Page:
Ashes squad player-by-player
No big surprises there, then. Perhaps the biggest was the news that 14 players, rather than the five suggested, will take up residence in Perth to act as cover.
They will be in place a week before the start of the first Test, probably a good plan with six of the first-choice 16 still doubtful, of which more later.
Here, then, are some quick thoughts on the 16 (and some even quicker ones).
Andrew Flintoff – Named as captain because of his inspirational style and ability to handle the highest pressure but he must prove he has recovered from ankle surgery sufficiently to play a full part in five Tests over eight weeks.
I asked him if he could play as a specialist batsman not up to bowling his full quota. He said: “I’m confident I’ll be bowling.”
Andrew Strauss – Must put his disappointment behind him to reproduce the sort of form he has shown this summer, when he hit two key second-innings centuries against Pakistan. There were two in similar style against Australia in 2005.
Marcus Trescothick – Another player with doubts hanging over him, he insists he will be able to face the pressure in Australia despite opting out of October’s ICC Champions Trophy in India because of a stress-related illness.
Alastair Cook – Australia will remember his double-century against them for Essex in a two-day game last summer, and he has taken to the Test arena like a duck to sliced white bread with three centuries in nine matches and an average of 54.35.
Kevin Pietersen – A year to the day since his 158 on this very ground clinched England’s first Ashes series victory in 18 years, Pietersen’s light has barely dimmed, although his tendency to get out to expansive shots hasn’t endeared him to everyone.
Ian Bell – Cowed by Shane Warne last summer, Bell spent some time away from the side working on his body language, and has not looked back. He will walk out at the Gabba in late November aiming for his fourth century in five Tests – an attempt at four in four was denied by the Pakistan’s Oval walk-out.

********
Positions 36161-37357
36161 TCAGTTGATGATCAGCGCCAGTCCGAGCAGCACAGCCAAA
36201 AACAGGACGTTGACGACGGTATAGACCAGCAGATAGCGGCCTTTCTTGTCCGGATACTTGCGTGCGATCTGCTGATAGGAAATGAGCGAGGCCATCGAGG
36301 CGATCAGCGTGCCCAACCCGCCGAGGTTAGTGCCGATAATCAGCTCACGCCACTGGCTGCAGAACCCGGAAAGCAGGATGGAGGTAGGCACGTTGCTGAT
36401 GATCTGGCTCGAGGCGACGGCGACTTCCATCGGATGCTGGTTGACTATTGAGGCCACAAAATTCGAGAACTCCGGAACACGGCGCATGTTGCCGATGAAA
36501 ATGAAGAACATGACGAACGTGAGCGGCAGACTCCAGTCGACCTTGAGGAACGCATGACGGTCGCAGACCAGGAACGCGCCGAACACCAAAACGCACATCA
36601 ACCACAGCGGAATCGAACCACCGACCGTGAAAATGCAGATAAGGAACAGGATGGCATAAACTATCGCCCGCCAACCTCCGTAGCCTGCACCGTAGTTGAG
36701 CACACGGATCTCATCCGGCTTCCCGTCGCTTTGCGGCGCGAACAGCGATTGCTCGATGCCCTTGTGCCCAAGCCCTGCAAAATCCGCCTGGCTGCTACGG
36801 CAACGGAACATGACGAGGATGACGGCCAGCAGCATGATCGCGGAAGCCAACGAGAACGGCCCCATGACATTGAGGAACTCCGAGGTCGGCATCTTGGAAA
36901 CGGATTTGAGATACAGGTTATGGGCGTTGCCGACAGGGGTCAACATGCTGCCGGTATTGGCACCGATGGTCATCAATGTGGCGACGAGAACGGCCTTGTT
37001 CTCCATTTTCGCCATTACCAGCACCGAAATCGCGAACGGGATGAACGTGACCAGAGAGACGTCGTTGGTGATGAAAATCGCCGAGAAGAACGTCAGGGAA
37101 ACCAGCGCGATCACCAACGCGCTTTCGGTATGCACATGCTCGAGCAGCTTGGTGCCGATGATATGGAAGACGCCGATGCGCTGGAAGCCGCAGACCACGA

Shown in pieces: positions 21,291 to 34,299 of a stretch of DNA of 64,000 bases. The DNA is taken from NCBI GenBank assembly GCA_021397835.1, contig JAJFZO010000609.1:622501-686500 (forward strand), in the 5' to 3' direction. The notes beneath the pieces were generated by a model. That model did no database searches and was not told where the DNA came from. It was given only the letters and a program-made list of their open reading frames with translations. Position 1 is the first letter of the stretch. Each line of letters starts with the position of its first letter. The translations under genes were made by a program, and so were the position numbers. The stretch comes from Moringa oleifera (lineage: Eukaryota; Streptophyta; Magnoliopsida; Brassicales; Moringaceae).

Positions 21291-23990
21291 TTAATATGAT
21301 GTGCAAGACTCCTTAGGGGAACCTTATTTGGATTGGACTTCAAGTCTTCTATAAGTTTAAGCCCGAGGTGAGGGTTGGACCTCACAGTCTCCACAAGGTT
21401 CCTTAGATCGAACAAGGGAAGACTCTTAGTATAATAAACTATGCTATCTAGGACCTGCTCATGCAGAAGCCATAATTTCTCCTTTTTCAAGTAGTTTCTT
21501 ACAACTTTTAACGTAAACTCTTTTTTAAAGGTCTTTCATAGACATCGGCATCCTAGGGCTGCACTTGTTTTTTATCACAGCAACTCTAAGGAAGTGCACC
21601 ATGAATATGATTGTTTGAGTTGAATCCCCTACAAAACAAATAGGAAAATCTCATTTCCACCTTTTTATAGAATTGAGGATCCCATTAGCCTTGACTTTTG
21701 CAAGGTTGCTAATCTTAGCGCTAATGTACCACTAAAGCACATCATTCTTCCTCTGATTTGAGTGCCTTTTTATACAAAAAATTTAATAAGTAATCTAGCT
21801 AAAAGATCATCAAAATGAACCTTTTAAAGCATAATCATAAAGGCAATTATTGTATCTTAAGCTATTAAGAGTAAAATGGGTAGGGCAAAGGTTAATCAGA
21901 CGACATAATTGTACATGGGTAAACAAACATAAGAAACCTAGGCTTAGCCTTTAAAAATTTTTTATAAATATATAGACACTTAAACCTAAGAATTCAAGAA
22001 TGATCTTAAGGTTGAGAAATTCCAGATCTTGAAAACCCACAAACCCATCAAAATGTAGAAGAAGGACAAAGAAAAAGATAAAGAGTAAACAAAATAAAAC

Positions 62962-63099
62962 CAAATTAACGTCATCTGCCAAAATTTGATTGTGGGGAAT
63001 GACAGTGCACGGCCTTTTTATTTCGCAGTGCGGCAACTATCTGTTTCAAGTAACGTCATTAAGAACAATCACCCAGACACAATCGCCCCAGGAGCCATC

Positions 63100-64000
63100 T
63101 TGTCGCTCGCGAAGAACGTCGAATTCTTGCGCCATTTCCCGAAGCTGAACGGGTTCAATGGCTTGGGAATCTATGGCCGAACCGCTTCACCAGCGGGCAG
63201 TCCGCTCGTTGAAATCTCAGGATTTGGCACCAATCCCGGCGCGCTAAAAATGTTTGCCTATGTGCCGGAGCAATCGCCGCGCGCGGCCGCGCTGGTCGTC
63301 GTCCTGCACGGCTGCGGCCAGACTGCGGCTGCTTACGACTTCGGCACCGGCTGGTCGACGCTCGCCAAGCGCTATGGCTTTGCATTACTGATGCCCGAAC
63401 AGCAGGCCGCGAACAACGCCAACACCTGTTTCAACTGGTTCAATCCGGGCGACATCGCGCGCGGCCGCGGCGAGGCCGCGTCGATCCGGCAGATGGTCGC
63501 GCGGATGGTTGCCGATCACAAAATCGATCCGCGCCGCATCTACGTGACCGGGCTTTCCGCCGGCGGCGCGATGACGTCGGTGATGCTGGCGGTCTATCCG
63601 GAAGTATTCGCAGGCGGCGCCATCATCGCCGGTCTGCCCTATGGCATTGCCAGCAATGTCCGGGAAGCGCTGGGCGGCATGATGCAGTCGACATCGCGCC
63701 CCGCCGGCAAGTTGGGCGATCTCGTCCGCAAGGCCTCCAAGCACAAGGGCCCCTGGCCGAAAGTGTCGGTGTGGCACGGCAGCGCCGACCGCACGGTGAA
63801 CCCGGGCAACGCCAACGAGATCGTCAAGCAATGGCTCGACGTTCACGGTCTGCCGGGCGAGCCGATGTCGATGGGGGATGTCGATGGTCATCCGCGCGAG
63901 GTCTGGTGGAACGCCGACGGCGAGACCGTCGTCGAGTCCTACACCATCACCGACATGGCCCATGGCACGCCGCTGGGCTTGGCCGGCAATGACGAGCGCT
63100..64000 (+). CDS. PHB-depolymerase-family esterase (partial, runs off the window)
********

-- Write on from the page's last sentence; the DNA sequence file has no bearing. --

Paul Collingwood – Scored arguably the most important 10 in Test history a year ago today, occupying 72 minutes in partnership with Pietersen. A regular this summer, he currently looks like the batting reserve with Flintoff back in the side.
Chris Read – Ended a two-year spell in the wilderness when he returned in the middle of the Pakistan series and showed his batting has improved, as promised, with 126 occasionally unorthodox runs in three innings. Geraint Jones’ place in the squad will keep the pressure on but Read looks likely to start the series in Brisbane.
Geraint Jones – Has done little since being dropped to argue for a return but is a known quantity who performed adequately against Australia last year.
Monty Panesar – Dig out that comedy beard and download the mp3 of that song by The Automatic. The mania that accompanies the Mont-ster is about to be unleashed on Australia. Panesar can now be considered a wicket-taking option the equal of the fast bowlers who won the last series, and should be especially dangerous at spin-friendly Adelaide and Sydney.
Ashley Giles - England’s first-choice spinner when he last played, Giles has been out since November with a groin injury and faces a race against time to rediscover his old form. Perhaps oddly, he will travel to India in October but just train with the team. Nevertheless, coach Duncan Fletcher may lobby for his reliability over Panesar’s attacking threat.
Sajid Mahmood – England hope he will fill the shoes of the injured Simon Jones, who took 18 Ashes Test wickets at an average of 21 last summer but has not played since. Mahmood has displayed flashes of brilliance but is still searching for consistency.
Steve Harmison – Started the 2005 Ashes with a bang, taking five wickets at Lord’s but has run hot and cold since, with shin and back trouble limiting his effectiveness this year. At his best, though, he is a fast, hostile match-winner.
Matthew Hoggard – Asked his memories of his last visit to Brisbane, Hoggard singled out “That bloody left-hander”, Matthew Hayden, who smashed 186 on the first day of the 2002/03 series. Hoggard, who has played in the last 36 consecutive Tests, will prosper if the new ball swings but must focus on his consistency with the older cherry if the early breakthroughs do not come.
James Anderson – He burst onto the international scene during the one-day portion of the last Ashes tour but Anderson spent time in the wilderness, refining his action, and had only just returned to his best when a back injury ruined his 2006 summer. It would be expecting a lot to throw him cold into an Ashes Test.
Liam Plunkett – Impressed in six Tests and 16 ODIs between last November and July, when he suffered a side injury. He started bowling again in the nets this week but will not get to play before the end of the county season. Many see him, rather than Mahmood, as a replacement Simon Jones as he is skiddier and shapes the ball well.